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Russian Church views transfer of St Isaac's cathedral as re-establishing justice

January 27, 2:13 UTC+3 MOSCOW

The cathedral’s compound is owned by the city authorities and is on the list of UNESCO world heritage sites

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St Petersburg's iconic Cathedral of St Isaac

St Petersburg's iconic Cathedral of St Isaac

© Alexander Demyanchuik/TASS

MOSCOW, January 27. /TASS/. Russian Orthodox Church officials believe transfer of St Petersburg's majestic Cathedral of St Isaac to it will mean re-establishment of historical justice, Alexander Shchipkov, first deputy chairman of Moscow Patriarchate's department for communications between the Church and society said on Thursday at a roundtable in the State Duma.

"Beside the purely legal aspect of the situation, which presupposes compliance with the 2010 federal law on transfer of properties destined for religious purposes from government ownership to religious organizations, the case in hand is re-establishment of historical justice and a transfer of the crucial religious site in St Petersburg to believers," Shchipkov said.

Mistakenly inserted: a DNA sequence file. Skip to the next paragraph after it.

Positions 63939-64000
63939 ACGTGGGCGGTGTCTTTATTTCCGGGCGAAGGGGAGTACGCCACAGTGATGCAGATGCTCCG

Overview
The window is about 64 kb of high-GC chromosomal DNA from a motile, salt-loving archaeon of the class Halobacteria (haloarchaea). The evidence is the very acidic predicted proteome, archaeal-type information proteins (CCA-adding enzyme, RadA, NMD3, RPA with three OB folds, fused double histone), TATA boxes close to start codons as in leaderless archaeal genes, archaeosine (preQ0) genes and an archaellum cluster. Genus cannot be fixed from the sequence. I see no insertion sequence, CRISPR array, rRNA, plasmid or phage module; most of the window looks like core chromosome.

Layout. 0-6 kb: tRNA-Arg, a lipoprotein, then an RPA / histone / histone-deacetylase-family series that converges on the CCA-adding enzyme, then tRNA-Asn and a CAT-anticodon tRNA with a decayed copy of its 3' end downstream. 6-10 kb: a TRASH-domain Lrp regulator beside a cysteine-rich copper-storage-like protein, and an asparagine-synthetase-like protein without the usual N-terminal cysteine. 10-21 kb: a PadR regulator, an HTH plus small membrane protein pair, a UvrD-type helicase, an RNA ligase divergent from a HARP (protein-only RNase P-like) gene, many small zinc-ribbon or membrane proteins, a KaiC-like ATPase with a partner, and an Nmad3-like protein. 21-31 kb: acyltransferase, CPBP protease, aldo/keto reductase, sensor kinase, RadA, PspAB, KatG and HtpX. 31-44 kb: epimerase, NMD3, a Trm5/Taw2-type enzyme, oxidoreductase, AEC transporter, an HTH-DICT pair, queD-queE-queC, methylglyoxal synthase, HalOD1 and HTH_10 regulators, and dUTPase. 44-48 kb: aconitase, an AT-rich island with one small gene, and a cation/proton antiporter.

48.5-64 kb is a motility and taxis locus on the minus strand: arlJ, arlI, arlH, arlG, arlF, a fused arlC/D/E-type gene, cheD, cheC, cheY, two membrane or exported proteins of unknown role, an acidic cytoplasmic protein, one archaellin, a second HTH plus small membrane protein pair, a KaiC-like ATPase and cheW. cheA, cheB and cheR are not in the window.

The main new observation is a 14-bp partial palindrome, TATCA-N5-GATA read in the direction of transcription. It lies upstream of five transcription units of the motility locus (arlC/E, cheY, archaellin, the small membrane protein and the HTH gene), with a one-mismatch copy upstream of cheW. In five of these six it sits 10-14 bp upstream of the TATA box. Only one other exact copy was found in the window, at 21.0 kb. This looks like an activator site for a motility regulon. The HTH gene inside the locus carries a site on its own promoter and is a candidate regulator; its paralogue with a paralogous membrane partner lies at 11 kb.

The city government of St Petersburg said earlier this month Governor Georgy Poltavchenko had reached agreement with the Russian Orthodox metropolitan diocese of St Petersburg and Ladoga on December 30, 2016, on the transfer of the St Isaac’s to the administrative realm of the Church for a period of 49 years.

The cathedral’s compound is owned by the city authorities but it enjoys protection of the federal agencies of state power and UNESCO placed it in 1986 on the list of world heritage sites.

The decision caused a highly mixed public reaction. A signup campaign is underway at present to launch a petition for its revoking. Also, deputies of the city legislature have filed a query for it with the federal prosecutorial agencies and have warned of possible lawsuits.

The cathedral designed that was consecrated in the name of St Isaac of Dalmatia took forty years to build - from 1818 through to 1958. Because of impressive costs of its maintenance, it belonged to the Ministry of Internal Affairs of the Imperial Russia before the revolution of 1917.

The Bolshevik authorities turned it into a museum in 1928. Church services on special occasions resumed there in 1990 and became daily ones over time.

Museum officials say liturgies in the St Isaac’s including the major Christmas service and the special remembrance services for the victims the Russian A-321 jet crash over the Sinai Peninsula had an attendance of about 18,000 people in 2016.

At the same time, about 3.9 million tourists visited the cathedral.

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